Did you know there is currently half the volume of housing inventory compared to 2019 levels? Delays, worker shortages and inflation are increasing construction timelines and while 900,000 units are now under construction, another 3.7 million units will need to be built by 2035 to balance the supply shortage.[5]

Recession fears, combined with rising interest rates and high prices, have made consumers more cautious when it comes to purchasing a home versus renting. Given the economic outlook, multi-family real estate investments are assets uniquely positioned to weather a downturn.



In 2021, we saw historically high rent growth, with rents starting to climb in February due to inflation and demand.[6] Rental markets have experienced higher rent growth in the past 18 months than in the five years leading up to 2020.[7]

Multifamily apartments have historically held their ground during recessions and in the face of rising interest rates. High rent growth and an increase in demand help to strengthen returns, and if apartment rents continue to rise with inflation, this will also help offset rising interest rates.

Additionally, multifamily apartments have also been a good hedge against inflation. The figure below shows multifamily apartment returns compared to the CPI inflation over the last decade. In the last 10 years, the total return in multifamily has outpaced inflation every single year, averaging an excess return of 5.83% after adjusting for inflation.

Though interest rates have risen considerably over the past year, record-setting rent growth has effectively outpaced the additional costs associated with the rate increases to help make the case for multifamily apartments during this downturn.



  • If apartment rents continue to rise with inflation, this can help offset rising interest rates and help multifamily apartments to remain an inflation-resistant investment vehicle.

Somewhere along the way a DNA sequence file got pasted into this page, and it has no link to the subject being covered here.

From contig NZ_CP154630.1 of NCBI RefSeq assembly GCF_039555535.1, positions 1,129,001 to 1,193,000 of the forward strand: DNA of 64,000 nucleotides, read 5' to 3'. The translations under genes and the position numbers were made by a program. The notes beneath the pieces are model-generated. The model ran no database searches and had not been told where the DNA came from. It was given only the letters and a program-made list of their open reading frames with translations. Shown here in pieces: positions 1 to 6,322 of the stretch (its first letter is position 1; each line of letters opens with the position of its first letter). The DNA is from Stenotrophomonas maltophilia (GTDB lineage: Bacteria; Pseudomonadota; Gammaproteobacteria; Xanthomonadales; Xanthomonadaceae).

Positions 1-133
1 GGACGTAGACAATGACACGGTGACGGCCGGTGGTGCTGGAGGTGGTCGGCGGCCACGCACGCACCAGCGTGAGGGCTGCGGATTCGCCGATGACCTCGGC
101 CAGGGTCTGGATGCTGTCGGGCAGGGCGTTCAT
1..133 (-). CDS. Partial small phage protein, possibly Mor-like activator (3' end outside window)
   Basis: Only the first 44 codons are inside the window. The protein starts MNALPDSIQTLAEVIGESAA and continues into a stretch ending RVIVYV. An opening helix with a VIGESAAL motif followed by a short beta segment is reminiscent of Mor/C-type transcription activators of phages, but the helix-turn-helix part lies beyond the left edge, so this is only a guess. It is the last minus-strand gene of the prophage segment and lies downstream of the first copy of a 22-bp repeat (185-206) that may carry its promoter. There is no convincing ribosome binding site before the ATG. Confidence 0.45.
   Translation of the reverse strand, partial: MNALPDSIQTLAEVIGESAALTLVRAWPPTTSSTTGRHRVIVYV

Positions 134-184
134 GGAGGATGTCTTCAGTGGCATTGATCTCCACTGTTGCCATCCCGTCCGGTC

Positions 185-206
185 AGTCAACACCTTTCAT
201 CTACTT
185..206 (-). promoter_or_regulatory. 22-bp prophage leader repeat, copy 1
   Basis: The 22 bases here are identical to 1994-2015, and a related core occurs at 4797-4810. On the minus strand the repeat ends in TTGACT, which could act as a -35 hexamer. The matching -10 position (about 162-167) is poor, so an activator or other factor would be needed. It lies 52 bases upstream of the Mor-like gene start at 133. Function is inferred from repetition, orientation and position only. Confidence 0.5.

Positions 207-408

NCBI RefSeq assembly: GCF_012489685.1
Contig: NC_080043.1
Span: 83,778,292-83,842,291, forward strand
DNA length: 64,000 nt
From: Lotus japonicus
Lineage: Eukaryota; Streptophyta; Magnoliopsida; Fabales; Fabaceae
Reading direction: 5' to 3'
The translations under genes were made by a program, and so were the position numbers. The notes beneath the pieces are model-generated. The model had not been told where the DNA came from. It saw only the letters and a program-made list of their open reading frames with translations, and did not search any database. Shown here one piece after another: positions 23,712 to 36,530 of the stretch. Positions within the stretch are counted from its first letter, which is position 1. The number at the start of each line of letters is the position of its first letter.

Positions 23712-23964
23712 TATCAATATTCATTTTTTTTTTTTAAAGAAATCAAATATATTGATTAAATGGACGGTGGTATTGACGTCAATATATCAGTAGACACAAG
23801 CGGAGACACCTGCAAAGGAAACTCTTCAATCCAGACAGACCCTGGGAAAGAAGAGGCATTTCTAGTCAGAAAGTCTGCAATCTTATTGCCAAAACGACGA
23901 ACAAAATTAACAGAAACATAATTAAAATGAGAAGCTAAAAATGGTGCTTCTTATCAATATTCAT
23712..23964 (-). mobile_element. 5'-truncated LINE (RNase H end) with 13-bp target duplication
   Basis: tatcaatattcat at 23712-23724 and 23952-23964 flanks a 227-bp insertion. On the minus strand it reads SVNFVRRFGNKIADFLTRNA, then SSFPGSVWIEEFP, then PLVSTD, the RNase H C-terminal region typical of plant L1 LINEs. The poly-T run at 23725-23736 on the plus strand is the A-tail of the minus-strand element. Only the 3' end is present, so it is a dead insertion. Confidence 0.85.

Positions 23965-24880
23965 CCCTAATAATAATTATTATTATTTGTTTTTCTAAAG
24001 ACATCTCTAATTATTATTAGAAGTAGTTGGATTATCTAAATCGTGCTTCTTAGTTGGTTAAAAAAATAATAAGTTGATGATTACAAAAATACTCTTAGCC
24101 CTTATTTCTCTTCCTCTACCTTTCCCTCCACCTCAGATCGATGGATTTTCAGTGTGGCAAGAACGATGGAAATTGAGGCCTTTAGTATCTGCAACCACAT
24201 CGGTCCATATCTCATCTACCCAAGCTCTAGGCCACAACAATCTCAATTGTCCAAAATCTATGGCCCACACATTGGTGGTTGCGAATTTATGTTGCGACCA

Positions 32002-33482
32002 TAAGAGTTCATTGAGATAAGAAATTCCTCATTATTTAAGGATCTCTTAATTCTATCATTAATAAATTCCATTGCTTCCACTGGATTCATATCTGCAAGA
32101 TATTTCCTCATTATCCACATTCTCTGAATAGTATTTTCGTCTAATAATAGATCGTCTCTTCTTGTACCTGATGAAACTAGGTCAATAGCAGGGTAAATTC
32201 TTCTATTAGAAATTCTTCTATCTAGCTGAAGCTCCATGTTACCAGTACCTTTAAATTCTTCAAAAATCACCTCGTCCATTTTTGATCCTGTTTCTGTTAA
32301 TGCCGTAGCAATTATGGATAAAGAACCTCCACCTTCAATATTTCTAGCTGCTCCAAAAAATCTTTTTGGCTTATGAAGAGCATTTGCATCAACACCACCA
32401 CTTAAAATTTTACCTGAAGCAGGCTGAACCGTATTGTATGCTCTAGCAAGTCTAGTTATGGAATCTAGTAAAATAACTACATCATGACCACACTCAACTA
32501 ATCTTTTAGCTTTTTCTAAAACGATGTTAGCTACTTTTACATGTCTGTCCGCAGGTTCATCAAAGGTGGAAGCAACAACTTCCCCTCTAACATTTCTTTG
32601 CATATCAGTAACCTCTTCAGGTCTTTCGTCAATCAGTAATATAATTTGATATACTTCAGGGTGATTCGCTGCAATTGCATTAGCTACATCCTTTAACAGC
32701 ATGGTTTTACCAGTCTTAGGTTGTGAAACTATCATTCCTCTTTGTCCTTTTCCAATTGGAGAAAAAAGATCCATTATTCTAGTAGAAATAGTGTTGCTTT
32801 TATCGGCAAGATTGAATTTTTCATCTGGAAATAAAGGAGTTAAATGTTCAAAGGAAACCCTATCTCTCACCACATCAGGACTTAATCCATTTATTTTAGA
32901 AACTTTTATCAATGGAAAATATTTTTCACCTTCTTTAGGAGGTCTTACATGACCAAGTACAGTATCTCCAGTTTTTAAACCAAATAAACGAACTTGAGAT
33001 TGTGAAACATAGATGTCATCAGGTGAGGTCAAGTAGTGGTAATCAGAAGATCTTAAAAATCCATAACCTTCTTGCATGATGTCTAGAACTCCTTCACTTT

• If a lack of multifamily apartment inventory persists prices should remain
  • If the occupancy, collections, and net operating income continue to hold or increase, equity in multifamily apartments will be better protected
  • If homeownership continues to decline and housing remains unaffordable consumers will need to rent.



National multifamily rent growth has risen more than 10 percent on a year-over-year basis, with Florida (specifically, Orlando, Miami, and Tampa), Dallas, and Nashville leading in rent growth.[8] Currently, Ashcroft Capital’s communities are located in the growth markets of the Sun Belt region, including Atlanta, Dallas-Fort Worth, and Orlando, which experienced 14 percent, 17 percent, and 24 percent year-over-year growth, respectively, all exceeding the national average.

At Ashcroft Capital, we have a proven track record of creating value through renovating, rebranding, and repositioning our investment properties. We buy existing cash flow-positive, high-quality, well-located properties in markets with strong multifamily fundamentals, employment growth, and population growth.

Ashcroft Capital is vertically integrated = – not only do we purchase multifamily properties; we also manage our properties after acquisition via Birchstone Residential and Birchstone Construction – both in-house and wholly owned subsidiaries of Ashcroft Capital. Birchstone Residential manages the properties providing an unparalleled renter experience with superior service, maintenance, and digital marketing for the properties. Birchstone Construction performs large-scale, value-add renovations with efficiency and with complete control of the construction process from start to finish. These integrations streamline our management structure, allowing us to make decisions quickly and act decisively. By having our own in-house construction group, we are able to work directly with manufacturers, which has reduced our materials costs by roughly 35 percent. And by not having to work with third-party contractors, we are better able to manage our renovation timelines.